Sunday, July 3, 2016

New York Day One

Friday July 1. An hour and a half to get from Toronto to Newark; two and a half hours to get from the Newark airport to the Upper East Side of Manhattan. By the time I got to my cousin’s, I was ready to go home.

At Penn Station, where the train from the airport arrives, I tried to get the subway but ended up bewildered, looking for the E train that was there on the map but not there in reality – and the subway was incredibly hot. So I walked out into the morass of New York, to make my way, with suitcase, east along impassable 34th Street to 3rd Avenue to get the bus uptown. Crowds on the street, massive, overwhelming crowds, muggy oppressive heat, and 3rd Avenue was gridlock. A nice lady – so New York! – chatted gaily, telling me about twelve blocks up, the street would clear. It took three-quarters of an hour for the bus to crawl 40 blocks uptown. At one point, the driver said over the P.A., “ 59th is next, if we can ever get there.” There was a black man or woman in a glittery turban stretched out asleep on the seat nearby, and a mother and daughter chattering in Parisian French who got off at Bloomingdale’s.

Voila, enfin – Cousin Ted’s at 77th and 3rd, where I have been staying since my Uncle Edgar, who lived at 94th and Central Park West, died in 1997. Ted has a weekend house in Northport where his spouse Henry lives, so this two-bedroom apartment is empty every weekend. Cousin Ted has worked for Sotheby’s, he knows about antiques, and he and Henry tour the world looking for antiquities and treasure. The apartment is jammed with priceless acquisitions – hundreds of pre-Colombian pottery and Chinese burial figures, petrified dinosaur eggs, 17th century British drinking glasses - though most of the collection is in Northport.

OMG, I am glad not to be out there. It has been heavy and threatening all day and finally the sky has exploded, a teeming rain with thunder. Trying to manoeuver around NYC in a bad rainstorm … the only thing worse is snow. Once when I was visiting and 7 months pregnant, my husband and I were desperate to get to the airport in a snowstorm, and when a cab finally stopped, a man nearly shoved me to the ground to get in first. And then the driver threatened to dump us in the middle of Central Park when he realized we were going to La Guardia and not to Kennedy.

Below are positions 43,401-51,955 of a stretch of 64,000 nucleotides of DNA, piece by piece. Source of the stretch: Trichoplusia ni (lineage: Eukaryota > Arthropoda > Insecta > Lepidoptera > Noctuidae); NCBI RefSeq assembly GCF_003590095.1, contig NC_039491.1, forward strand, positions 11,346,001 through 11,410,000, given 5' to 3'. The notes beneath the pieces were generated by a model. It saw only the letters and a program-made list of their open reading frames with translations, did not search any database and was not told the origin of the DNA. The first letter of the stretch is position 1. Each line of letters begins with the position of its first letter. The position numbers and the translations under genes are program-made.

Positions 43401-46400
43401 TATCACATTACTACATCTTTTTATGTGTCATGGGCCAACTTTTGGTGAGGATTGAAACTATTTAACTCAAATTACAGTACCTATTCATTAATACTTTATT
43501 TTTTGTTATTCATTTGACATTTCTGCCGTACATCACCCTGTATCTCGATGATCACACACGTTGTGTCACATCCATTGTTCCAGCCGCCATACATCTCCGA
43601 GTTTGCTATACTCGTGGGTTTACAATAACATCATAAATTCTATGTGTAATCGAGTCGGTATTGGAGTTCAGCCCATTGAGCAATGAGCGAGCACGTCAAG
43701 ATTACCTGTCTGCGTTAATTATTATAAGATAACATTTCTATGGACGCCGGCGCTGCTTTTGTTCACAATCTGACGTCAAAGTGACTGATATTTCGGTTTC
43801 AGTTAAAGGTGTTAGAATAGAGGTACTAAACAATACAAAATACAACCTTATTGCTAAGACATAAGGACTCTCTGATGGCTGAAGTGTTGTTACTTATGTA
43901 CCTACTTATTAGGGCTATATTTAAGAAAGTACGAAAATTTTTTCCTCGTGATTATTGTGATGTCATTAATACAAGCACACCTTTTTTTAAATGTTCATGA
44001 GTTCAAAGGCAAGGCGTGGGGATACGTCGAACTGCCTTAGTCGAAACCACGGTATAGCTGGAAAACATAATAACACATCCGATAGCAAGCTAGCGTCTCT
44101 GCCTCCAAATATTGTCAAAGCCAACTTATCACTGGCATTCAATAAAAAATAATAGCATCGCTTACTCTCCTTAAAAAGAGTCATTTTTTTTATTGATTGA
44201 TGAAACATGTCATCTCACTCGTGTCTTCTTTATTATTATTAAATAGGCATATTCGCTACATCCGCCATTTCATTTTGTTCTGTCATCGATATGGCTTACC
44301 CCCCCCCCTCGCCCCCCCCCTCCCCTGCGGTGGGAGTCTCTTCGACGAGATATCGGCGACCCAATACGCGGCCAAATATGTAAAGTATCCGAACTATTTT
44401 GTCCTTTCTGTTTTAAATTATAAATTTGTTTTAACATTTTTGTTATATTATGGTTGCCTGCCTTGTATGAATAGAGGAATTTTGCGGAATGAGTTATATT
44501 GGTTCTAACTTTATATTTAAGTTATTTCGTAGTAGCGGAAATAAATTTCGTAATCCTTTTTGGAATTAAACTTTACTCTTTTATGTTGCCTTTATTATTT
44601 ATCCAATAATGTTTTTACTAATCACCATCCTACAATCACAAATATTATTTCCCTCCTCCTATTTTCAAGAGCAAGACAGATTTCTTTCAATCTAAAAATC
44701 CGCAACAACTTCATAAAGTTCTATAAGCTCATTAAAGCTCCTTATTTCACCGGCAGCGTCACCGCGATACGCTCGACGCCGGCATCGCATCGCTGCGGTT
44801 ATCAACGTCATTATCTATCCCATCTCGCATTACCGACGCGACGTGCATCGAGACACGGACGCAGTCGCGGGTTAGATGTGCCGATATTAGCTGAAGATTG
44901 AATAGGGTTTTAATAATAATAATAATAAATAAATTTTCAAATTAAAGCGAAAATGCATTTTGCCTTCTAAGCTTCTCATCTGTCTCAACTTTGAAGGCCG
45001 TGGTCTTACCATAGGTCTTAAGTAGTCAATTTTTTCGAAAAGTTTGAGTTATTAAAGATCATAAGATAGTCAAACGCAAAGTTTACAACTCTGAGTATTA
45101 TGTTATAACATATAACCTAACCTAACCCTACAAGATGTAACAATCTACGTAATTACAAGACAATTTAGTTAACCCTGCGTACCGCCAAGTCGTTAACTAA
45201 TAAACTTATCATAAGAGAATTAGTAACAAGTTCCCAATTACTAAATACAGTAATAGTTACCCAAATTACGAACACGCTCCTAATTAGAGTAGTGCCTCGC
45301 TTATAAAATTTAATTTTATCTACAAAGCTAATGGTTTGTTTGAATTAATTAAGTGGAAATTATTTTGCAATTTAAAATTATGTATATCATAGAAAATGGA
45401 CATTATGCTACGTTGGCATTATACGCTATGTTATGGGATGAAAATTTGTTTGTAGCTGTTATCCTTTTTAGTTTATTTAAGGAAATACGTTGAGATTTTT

Anyway, I’m safely here. There’s no wifi – no wifi! – so I am writing this in Word and will post when I go at some point to the little Italian café around the corner.
The narrowest skyscraper in the world.

I went up 3rd to Eli’s, a gourmet takeout place, which was a mistake – I bought staples and a few treats, cold soup, baked fish, milk and delicious bread – and a jar of organic peanut butter which turned out, when I got to the cash, to cost $12. I spent $63 on a few staples. But at home, the soup – cold carrot and lime – was superb, with a glass of the Pinot I bought at the wine store on the corner, and blueberries from the Puerto Rican fruit stand across the street. And now I’m sitting here waiting for the rain to stop, or at least die down, so I can go to the theatre.

10.30 p.m. Never have I been so grateful for a cab. I started walking after the play tonight, heading back to 3rd Avenue, but after much walking today decided I was tired and the Times Square area was too insane, so I stuck out my hand as a cab went by and he stopped. Miracle! Four minutes after I got in, the heavens opened, lightning, downpour. By the time I got out, I’d put on my rain poncho and opened my umbrella and then I ran the quarter block to Ted’s, but even so, I was soaked. Thank you, God - that cab was heaven sent. Times Square in a thunderstorm – let’s not even think about it.

What I do want to think about is the wonderful show I saw tonight: Fun Home, based on the graphic memoir by Alison Bechdel. A new genre continues to bloom – the autobiographical musical, done by the same team that did Carolyn or Change, the brilliant musical about Tony Kushner’s childhood. And this is a brilliant musical about Alison Bechdel’s. Deeply moving, the story of a sensitive young woman growing up in a family damaged by its big secret – that Dad, the father of 3 kids, is gay. And Alison is too. It’s tender, funny, beautifully directed and acted, and heartbreaking.

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